I have always wanted to go back in time and visit the 1904 Louisiana Purchase Exposition (World’s Fair).
No, you can’t quit reading yet.
I know it sounds weird that I’d like to travel more than 100 years in the past, but I am obsessed with the 7 month long event, held in my hometown of St. Louis.
I have many original items from the Exposition, thanks to my husband and friend Molly; however, neither has purchased the one item I truly want. A time machine. Until then, I’ve read everything I can about the Exposition and would like to share some firsts that occurred during this magical time.
What was life like in 1904?
Many fair attendees were seeing “firsts” that they never thought possible. No one had radio at this point. My grandmother (born in 1914) didn’t have her first radio until 1929, which was not unusual. So unless you read it in the newspaper or heard it from a neighbor, you had no idea what you were about to see at the fair.
You probably would have been dead when you were still fairly good-looking. Life expectancy was just 47 years old. There was also a good chance you knew some people who couldn’t read and write (20%) and it’s likely you never graduated from high school (only 6% did). Writing letters was in style, since only 10% of people had a telephone in their home. Ladies, don’t complain about child birth today. 95% of women gave birth at home and most physicians did not have a college education. #scary.
Not all things were bad. You could buy heroin and morphine over the counter. And, it was that New Years Eve that the first celebration in Times Square took place. Dick Clark wanted too much money, so they went with another guy.
What was the fair like?
- There was a mile long boardwalk area, called the “Pike”, that held a variety of people, recreational opportunities and events.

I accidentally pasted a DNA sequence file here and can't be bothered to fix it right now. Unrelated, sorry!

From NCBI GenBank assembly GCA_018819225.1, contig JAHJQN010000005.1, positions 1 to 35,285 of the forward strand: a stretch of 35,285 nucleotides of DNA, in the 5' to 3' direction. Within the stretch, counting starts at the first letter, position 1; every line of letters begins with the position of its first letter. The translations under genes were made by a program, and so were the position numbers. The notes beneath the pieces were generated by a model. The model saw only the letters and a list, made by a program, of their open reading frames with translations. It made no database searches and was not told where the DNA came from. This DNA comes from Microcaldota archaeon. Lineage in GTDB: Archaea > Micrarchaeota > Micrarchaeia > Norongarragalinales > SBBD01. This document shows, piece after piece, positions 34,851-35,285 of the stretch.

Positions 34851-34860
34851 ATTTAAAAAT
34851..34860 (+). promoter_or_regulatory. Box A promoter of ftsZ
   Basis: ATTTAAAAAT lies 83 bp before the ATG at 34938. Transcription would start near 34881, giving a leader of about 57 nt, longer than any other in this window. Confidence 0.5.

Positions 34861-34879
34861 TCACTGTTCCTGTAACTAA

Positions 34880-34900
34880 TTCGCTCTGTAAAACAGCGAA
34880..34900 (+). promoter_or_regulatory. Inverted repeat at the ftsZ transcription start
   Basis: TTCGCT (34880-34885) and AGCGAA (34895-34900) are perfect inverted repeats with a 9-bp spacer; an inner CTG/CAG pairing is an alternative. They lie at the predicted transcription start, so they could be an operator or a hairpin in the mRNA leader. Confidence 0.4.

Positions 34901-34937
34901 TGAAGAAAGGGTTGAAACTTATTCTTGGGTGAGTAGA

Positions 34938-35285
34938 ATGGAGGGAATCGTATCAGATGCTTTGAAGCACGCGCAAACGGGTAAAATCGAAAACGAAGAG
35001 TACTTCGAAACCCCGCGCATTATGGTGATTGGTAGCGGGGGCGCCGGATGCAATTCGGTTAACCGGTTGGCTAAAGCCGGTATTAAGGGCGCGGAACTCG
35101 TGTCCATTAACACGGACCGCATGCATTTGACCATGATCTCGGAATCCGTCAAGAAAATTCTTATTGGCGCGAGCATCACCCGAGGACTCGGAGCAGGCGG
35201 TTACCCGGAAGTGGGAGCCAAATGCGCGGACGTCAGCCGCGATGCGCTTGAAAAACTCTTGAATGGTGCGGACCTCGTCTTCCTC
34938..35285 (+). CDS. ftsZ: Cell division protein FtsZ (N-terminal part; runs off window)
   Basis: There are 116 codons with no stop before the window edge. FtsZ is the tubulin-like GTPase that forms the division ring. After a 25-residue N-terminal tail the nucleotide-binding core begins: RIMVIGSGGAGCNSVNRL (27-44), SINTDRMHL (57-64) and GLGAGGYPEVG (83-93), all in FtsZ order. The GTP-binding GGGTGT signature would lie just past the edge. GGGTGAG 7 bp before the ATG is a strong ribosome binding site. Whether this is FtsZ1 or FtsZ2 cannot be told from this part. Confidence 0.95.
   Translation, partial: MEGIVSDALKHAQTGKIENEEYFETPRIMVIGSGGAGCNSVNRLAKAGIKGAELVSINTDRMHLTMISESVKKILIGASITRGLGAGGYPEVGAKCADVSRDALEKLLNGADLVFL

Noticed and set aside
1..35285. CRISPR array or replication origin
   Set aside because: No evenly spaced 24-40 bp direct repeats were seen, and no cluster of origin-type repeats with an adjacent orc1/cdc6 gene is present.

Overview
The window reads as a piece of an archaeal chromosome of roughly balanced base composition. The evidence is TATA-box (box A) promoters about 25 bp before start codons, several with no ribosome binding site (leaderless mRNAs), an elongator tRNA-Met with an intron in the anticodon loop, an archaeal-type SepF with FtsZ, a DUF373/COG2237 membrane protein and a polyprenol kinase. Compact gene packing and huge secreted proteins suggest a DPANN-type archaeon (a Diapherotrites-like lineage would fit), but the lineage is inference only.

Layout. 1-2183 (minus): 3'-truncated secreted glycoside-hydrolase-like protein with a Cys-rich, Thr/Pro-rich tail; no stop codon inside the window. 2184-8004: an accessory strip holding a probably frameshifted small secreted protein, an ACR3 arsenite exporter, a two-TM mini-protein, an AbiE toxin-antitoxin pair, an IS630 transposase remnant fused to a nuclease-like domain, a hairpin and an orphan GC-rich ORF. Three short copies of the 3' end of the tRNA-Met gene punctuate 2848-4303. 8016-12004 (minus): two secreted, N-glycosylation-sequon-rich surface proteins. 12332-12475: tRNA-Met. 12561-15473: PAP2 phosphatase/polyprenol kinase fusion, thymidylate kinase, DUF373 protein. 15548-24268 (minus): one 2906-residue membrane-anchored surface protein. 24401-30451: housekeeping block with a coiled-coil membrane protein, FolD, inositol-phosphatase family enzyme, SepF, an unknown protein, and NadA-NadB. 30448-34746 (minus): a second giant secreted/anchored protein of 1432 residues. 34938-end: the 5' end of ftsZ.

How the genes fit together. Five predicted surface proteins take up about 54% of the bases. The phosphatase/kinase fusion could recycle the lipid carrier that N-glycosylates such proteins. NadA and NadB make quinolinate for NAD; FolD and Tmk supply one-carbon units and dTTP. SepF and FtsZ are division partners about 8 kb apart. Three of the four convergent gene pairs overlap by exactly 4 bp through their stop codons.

- While walking the pike you would see such things as monkeys doing tricks and baby incubators (a new invention). You could also immerse yourself in various experiences, such as visiting the North Pole or the devastation of the Galveston flood. You could also walk through re-created European villages and animal displays. In the background, you’d often hear John Philip Sousa’s band performing. This is far from a complete list, there was so much more!
- The ice cream cone was introduced, and perhaps invented, at the fair.
- Dr. Pepper, Hot Dogs, Peanut Butter, the Club Sandwich, Cotton Candy, Hamburgers and iced tea became much more well-known and popular, as the result of its presence at the fair. Urban legend leads many to believe these items were invented at the fair, but that’s not the case.
- There were exhibits of people and groups from around the world, held in an area called the “Living Museum”. You would see families of pygmies (for example) completing daily tasks in surroundings similar to their homes.
- One display introduced the idea of cooking with electricity. You thought you had it bad when your microwave stopped working!
- The Palace of Electricity featured new electrical equipment and appliances, including the x-ray machine, telegraph, telephone, and batteries.
- There were also several other Palace including one for Machinery, Transportation, Education & Social Economy, Mines and Metallurgy, Liberal Arts, Manufactures, and Varied Industry.
- The Liberty Bell was moved west of the Mississippi for the first time, as it was displayed at the fair. Its a lot smaller than you’d think.
- Some of the more unusual state displays included a life size statue of a cow and dairy maid created by butter (Wisconsin), a 9 foot Native-American made out of cereals (Kansas) and a Grizzly bear made out of prunes (California).
Good luck finding these outfits at Kohl’s.
I’ve probably pushed the limits of how much you are willing to read about 1904. However, I hope I’ve brought you back to a special time in history. One that hopefully still exists on some dimension we can visit together one day. While most people ask if there’s life after death, I ask if there’s a time machine I can use. Molly, I would totally take you with me.
Is there somewhere you’d like to travel back in time to visit? Leave your comments either here or on my Facebook page.